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Something in the water: how surveillance can help to combat disease

Dr Kathleen O'Reilly
Epidemiologist Dr Kath O’Reilly, an expert on polio eradication strategies and the control of viral and bacterial infections, examines the role wastewater monitoring can play in tackling disease.
Rubbish and effluent flow into a river in Pakistan as people wash and bathe in the dirty water

The first time I visited an environmental surveillance (ES) site was back in 2015. It was hot, the sampled river was black and meandering between backyards of houses (see the photo above). The river had pipes where sewage was deposited, and the area was used to dispose of refuse. Further downstream women were washing clothes and kids were splashing around. But just a month before a river sample yielded poliovirus, related to cases elsewhere in the country. I was in Rawalpindi, Pakistan. At that time, and even now, ES is supplementing clinical surveillance to support polio eradication. By taking samples from many sites across the country, sometimes from contaminated rivers but also from sewage systems, epidemiologists gain information about the presence of poliovirus in communities. If poliovirus is found, epidemiologists respond with extra vaccination activities, aiming to extinguish the virus.

In recent Correspondence in Nature Medicine scientists and stakeholders define a research agenda for ES applied to multiple pathogens. There has been a huge expansion of ES in recent years and improvement in technologies available to examine wastewater for pathogens. However, application of these novel surveillance approaches has been limited in low resource settings. Our research agenda aims to clarify the diseases to prioritise, describe what ES should look like, and how this and clinical data should be used by public health officials to improve public health.

The diseases to prioritise are those for which there is a significant health burden or need to eradicate, sufficient evidence that the pathogen or genetic material can be reliably detected in wastewater, and for which there is a clear opportunity (eg. an available vaccine) to reduce disease burden. For some pathogens there are known challenges with clinical data because of the high proportion of infections that are hidden (poliovirus) or limitations in clinical diagnostics of labs (Salmonella typhi), meaning that ES can add a lot to knowledge of the distribution of pathogens. For others, eg. cholera and measles, research is needed to understand the utility of ES as a reliable early warning for epidemics. Research is also needed to improve the utility of testing for SARS-CoV-2 in wastewater; the effect of multiple factors (rainfall, contamination, variant effects) on these values is not well characterised, especially in low-resource settings, meaning that this surveillance data is under-utilised.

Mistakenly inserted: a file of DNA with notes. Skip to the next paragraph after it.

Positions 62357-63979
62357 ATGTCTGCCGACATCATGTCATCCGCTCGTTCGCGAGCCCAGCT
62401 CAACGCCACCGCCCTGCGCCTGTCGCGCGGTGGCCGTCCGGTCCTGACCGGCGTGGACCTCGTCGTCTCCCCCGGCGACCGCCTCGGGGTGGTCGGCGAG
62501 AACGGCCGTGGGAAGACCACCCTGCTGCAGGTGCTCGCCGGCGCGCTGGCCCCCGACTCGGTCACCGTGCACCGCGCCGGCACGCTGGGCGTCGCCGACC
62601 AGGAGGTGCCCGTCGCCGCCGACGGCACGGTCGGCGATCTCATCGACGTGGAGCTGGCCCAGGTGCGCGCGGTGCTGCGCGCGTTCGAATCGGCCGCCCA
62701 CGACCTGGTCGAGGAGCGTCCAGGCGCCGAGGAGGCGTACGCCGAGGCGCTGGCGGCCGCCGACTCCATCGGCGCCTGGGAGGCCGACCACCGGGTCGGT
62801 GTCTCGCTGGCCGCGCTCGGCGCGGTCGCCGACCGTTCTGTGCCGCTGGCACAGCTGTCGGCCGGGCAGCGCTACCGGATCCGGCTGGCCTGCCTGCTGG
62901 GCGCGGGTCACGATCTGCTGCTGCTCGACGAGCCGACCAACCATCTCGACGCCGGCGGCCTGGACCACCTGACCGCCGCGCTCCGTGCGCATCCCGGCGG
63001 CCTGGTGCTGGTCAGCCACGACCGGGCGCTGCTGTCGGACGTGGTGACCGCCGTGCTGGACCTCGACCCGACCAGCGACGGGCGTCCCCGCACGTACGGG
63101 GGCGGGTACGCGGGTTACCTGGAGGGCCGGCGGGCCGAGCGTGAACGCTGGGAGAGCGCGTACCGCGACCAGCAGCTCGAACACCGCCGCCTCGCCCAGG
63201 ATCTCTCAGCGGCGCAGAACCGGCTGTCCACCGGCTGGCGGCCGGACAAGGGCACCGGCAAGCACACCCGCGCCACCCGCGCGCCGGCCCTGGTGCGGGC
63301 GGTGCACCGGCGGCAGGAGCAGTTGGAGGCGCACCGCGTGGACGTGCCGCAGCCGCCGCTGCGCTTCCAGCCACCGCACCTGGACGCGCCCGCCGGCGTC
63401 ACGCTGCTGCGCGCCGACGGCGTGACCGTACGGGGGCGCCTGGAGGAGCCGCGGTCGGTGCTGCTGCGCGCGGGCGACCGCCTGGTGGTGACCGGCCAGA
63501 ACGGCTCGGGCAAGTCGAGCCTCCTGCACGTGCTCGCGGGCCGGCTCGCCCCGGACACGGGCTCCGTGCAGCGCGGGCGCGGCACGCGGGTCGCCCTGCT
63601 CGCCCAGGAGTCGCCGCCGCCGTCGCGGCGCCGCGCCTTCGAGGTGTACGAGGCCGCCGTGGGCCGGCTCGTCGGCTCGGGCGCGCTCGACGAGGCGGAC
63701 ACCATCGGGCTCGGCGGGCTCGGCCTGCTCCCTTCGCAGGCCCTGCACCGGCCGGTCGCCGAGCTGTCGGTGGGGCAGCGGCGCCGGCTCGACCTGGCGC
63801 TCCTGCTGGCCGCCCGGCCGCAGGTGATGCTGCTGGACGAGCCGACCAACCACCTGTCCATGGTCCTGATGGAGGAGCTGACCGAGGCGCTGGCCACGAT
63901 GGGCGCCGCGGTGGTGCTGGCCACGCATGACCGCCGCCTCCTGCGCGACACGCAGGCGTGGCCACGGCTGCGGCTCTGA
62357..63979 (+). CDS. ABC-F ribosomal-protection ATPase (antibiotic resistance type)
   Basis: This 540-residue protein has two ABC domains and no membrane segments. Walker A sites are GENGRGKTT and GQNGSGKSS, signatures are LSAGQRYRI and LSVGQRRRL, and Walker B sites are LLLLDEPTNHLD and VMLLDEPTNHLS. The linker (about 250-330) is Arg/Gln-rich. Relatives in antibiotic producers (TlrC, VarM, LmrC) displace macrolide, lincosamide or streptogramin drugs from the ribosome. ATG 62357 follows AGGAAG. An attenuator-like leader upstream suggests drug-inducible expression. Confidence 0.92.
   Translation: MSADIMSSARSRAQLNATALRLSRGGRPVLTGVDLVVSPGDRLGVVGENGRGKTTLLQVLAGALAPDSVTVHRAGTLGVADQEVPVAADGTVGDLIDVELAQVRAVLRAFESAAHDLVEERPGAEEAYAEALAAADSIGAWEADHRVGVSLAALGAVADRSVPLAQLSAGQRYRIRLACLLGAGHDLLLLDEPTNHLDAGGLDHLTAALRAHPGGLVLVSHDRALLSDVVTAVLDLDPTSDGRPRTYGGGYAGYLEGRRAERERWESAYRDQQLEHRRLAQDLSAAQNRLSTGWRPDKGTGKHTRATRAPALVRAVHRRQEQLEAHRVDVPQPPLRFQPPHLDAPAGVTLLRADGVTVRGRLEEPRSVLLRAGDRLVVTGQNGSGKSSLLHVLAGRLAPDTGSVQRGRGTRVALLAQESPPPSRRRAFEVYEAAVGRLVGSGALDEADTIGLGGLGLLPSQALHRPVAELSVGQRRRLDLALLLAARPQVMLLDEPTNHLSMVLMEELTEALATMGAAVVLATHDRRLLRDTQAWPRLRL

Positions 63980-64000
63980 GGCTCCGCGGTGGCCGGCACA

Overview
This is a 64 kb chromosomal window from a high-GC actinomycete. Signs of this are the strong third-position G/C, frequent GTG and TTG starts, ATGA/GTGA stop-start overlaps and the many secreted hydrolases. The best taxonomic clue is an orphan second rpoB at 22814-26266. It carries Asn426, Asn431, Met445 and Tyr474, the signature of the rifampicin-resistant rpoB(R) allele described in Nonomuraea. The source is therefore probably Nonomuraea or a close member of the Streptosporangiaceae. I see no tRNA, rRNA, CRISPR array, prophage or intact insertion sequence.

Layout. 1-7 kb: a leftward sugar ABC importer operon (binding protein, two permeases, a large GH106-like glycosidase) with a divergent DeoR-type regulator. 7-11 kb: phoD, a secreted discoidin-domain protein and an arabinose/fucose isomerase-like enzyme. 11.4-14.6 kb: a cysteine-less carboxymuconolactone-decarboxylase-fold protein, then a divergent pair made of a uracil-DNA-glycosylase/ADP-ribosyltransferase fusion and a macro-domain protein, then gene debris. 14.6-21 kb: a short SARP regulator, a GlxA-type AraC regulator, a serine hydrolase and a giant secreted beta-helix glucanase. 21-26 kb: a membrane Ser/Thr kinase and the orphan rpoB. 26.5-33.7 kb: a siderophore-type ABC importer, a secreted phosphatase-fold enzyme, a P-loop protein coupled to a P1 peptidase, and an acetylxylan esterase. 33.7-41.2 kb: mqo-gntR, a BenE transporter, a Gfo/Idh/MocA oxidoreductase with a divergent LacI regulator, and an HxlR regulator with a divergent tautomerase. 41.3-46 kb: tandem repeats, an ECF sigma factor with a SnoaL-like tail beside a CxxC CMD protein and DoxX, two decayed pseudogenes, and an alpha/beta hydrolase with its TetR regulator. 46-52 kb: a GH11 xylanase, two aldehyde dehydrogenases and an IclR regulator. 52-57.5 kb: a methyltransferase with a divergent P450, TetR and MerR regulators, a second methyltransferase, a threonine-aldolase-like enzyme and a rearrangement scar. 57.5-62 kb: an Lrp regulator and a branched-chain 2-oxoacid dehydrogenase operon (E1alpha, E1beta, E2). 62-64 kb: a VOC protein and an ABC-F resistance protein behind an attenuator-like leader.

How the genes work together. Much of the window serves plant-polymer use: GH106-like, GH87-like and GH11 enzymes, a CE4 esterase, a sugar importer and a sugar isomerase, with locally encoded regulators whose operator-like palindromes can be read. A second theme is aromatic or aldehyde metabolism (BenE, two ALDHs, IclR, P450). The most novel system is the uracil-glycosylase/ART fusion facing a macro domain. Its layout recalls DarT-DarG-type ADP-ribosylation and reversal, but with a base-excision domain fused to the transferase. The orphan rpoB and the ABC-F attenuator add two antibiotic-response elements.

Critical to leveraging the applied research is the clarification of surveillance goals for these pathogens. A challenge for stakeholders is how to balance a surveillance system designed to detect importation of poliovirus while also giving sufficient early warning of an increase in SARS-CoV-2 in vulnerable communities. Does one size fit all, or does the aspiration of a multi-pathogen surveillance system need to be explicit about prioritisation needs? This, and many other questions remain relatively unanswered. As a researcher actively involved in this area, it makes for interesting and exciting research activities ahead.    

In 2022 I was awarded a Bill and Melinda Gates Foundation grant that aims to tackle some of these research questions. In this award my team are working closely with the National Institute for Communicable Diseases (South Africa) and the Christian Medical College (Vellore, India), who have expanded their ongoing ES to include multiple pathogens. Central to the award is to ensure in-country researchers have the skills and tools to carry out analysis themselves. Using statistical analysis and mathematical modelling, we aim to develop tools to support decisions in surveillance set-up and in the analysis of data generated through environmental and clinical surveillance. I’m optimistic that this work, and many other active projects in this area will improve how environmental and clinical data are used to understand extent of pathogen distribution, and provide stakeholders with the information and tools that improve public health. 

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